I've shot and skinned enough coyotes, that I am very familar with what they are.
         
        05-18-2010, 08:14 PM
      #14
    Weanling
    Hey, no insult meant, PH. Looking at the pic in passing, it looked like a 'yote to me. Didn't say it was, after all, I wasn't there. Just mentioned what it seemed to me. Sorry if I ruffled your feathers. But I don't think I put it in a way that was insulting.
         
        05-18-2010, 08:18 PM
      #15
    Banned
    Went bear hunting with Grasshopper today. Didn't see any today. She sure is a wary horse though. Been out in open range for so long that she looks behind every tree. Kinda like pentacostals looking for demons behind every bush!

    It will be interesting when we actually see something together. There's never a problem with coyotes, elk, deer, etc... she just perks up and watches them for a minute. But she's the one who lined up 60 other horses to charge a bear off their field, so she obviously knows they are a threat.

    I know though that she freaks at donkeys. There are some donkeys on the ranch where they board and she just went nuts the first time she saw them. They are just too strange looking for her, I guess. But she is getting used to them. So it is obviously wierd looking, unfamiliar things that spook her the worst.
         
        05-19-2010, 12:14 AM
      #16
    Yearling
    Qt no feathers ruffled. Sorry didn't mean to come across that way. Just wanted to clarify that I do know and can tell the difference.

    At the distance in the photo it does look much smaller than it really was. Especially in that tall grass.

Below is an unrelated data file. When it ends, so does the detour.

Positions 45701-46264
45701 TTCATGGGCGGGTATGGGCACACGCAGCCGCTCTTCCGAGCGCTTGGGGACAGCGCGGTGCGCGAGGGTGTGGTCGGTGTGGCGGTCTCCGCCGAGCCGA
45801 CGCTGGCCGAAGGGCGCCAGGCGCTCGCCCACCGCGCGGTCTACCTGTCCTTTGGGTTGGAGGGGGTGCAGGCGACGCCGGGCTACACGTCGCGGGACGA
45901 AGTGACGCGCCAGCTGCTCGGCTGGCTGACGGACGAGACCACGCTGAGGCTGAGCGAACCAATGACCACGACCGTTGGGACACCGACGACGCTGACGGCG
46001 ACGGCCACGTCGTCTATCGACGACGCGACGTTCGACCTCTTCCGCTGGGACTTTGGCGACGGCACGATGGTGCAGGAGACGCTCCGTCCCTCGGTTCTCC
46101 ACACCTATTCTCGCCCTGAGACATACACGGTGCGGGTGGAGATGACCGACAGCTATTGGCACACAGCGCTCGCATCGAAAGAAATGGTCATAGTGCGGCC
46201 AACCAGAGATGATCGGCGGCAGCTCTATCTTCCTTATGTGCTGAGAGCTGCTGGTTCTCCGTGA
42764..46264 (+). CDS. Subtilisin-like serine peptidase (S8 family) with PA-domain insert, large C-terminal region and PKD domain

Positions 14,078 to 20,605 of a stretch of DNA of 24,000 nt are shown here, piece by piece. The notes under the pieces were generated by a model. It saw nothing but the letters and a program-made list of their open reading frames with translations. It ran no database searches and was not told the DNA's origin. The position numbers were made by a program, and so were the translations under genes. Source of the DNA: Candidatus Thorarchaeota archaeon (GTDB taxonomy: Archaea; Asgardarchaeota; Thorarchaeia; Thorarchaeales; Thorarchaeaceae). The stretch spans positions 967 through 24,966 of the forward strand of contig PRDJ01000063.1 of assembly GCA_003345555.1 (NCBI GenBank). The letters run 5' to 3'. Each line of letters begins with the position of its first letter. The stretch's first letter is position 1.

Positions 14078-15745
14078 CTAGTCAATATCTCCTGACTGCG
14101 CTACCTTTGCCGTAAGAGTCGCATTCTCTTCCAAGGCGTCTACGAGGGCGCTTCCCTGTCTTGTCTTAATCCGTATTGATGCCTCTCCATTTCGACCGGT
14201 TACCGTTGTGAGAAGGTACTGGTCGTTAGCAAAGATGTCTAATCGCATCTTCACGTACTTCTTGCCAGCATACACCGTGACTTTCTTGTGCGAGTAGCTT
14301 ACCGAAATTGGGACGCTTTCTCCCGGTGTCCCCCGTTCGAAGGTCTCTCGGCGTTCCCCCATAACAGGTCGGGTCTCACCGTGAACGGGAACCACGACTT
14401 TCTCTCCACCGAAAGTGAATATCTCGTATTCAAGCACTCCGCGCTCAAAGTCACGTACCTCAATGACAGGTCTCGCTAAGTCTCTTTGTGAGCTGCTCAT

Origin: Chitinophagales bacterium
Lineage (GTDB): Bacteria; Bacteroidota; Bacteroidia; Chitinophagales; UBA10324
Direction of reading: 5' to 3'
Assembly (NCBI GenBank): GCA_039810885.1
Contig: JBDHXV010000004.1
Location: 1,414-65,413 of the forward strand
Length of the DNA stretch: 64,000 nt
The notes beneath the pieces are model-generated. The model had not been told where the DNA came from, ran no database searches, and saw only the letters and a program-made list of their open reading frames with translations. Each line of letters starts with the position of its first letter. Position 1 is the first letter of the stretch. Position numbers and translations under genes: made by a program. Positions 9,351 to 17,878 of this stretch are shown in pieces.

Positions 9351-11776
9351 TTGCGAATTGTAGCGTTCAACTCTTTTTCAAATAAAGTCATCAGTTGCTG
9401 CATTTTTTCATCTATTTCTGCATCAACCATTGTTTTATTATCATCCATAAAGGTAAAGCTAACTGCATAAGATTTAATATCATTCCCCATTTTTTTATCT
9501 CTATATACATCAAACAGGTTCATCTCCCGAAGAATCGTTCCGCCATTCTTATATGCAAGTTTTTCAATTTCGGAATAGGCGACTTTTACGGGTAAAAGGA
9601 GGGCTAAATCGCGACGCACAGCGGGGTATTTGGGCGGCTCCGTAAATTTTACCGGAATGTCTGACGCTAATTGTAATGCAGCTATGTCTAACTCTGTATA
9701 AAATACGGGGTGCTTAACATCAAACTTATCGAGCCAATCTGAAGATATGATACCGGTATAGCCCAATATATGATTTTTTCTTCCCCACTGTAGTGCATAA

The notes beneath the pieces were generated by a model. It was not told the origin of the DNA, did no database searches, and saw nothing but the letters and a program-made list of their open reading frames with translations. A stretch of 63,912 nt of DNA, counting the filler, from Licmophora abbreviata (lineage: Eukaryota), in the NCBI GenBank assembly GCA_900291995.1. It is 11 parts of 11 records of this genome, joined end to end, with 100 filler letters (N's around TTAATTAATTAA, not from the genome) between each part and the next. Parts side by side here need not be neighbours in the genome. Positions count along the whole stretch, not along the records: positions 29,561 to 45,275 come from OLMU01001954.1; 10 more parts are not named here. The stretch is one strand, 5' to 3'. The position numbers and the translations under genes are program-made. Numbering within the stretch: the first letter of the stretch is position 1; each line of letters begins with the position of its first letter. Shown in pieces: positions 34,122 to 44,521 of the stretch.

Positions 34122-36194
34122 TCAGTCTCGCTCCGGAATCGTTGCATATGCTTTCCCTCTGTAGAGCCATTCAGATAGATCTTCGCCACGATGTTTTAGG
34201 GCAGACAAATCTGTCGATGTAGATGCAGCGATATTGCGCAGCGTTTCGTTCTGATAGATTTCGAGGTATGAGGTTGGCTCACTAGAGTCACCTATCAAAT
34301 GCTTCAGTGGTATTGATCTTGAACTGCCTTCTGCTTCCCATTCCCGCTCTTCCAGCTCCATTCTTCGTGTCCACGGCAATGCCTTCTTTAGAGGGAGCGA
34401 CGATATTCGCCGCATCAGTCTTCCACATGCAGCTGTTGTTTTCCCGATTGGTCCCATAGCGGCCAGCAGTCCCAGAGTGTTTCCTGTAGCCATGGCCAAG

05-19-2010, 01:08 AM
      #17
    Weanling
    :) Hard to read intonation when it's typed! I would LOVE to see some photos of your hunts - predator hunting is my favorite thing to do outdoors outside of horses ;)
         
        05-19-2010, 02:09 PM
      #18
    Foal
    This may not add to your confidence, but a horse cannot outrun a bear in the woods. They look like a giant fur ball in high gear. We tried to head/heal this bear & had the dogs behind us, but never got close enough to get it roped. I have never had a bear act aggressive while I was on a horse, but I was also always surrounded by dogs & think that makes a big difference.
         
        05-19-2010, 02:27 PM
      #19
    Weanling
    I think most bears will leave you be. Last time I went hunting I had cubby bears climbing my tree, and mom sitting right under it - she knew I was there, but never bothered me. I've had more problems with adolescent males than anything else. I've walked near mama bears with little bowling ball babies without any problems, and had 500# boars run off on seeing me. Black bears are pretty docile, and yes - wicked wicked fast.
         
        05-19-2010, 02:33 PM
      #20
    Trained
    Quote:
    Originally Posted by wicastawakan    
    This may not add to your confidence, but a horse cannot outrun a bear in the woods. They look like a giant fur ball in high gear. We tried to head/heal this bear & had the dogs behind us, but never got close enough to get it roped. I have never had a bear act aggressive while I was on a horse, but I was also always surrounded by dogs & think that makes a big difference.
    That could get wild in a hurry! If you ever get one roped I want pictures. I have a hard enough time roping a sick cow so I wouldn't even try roping a bear.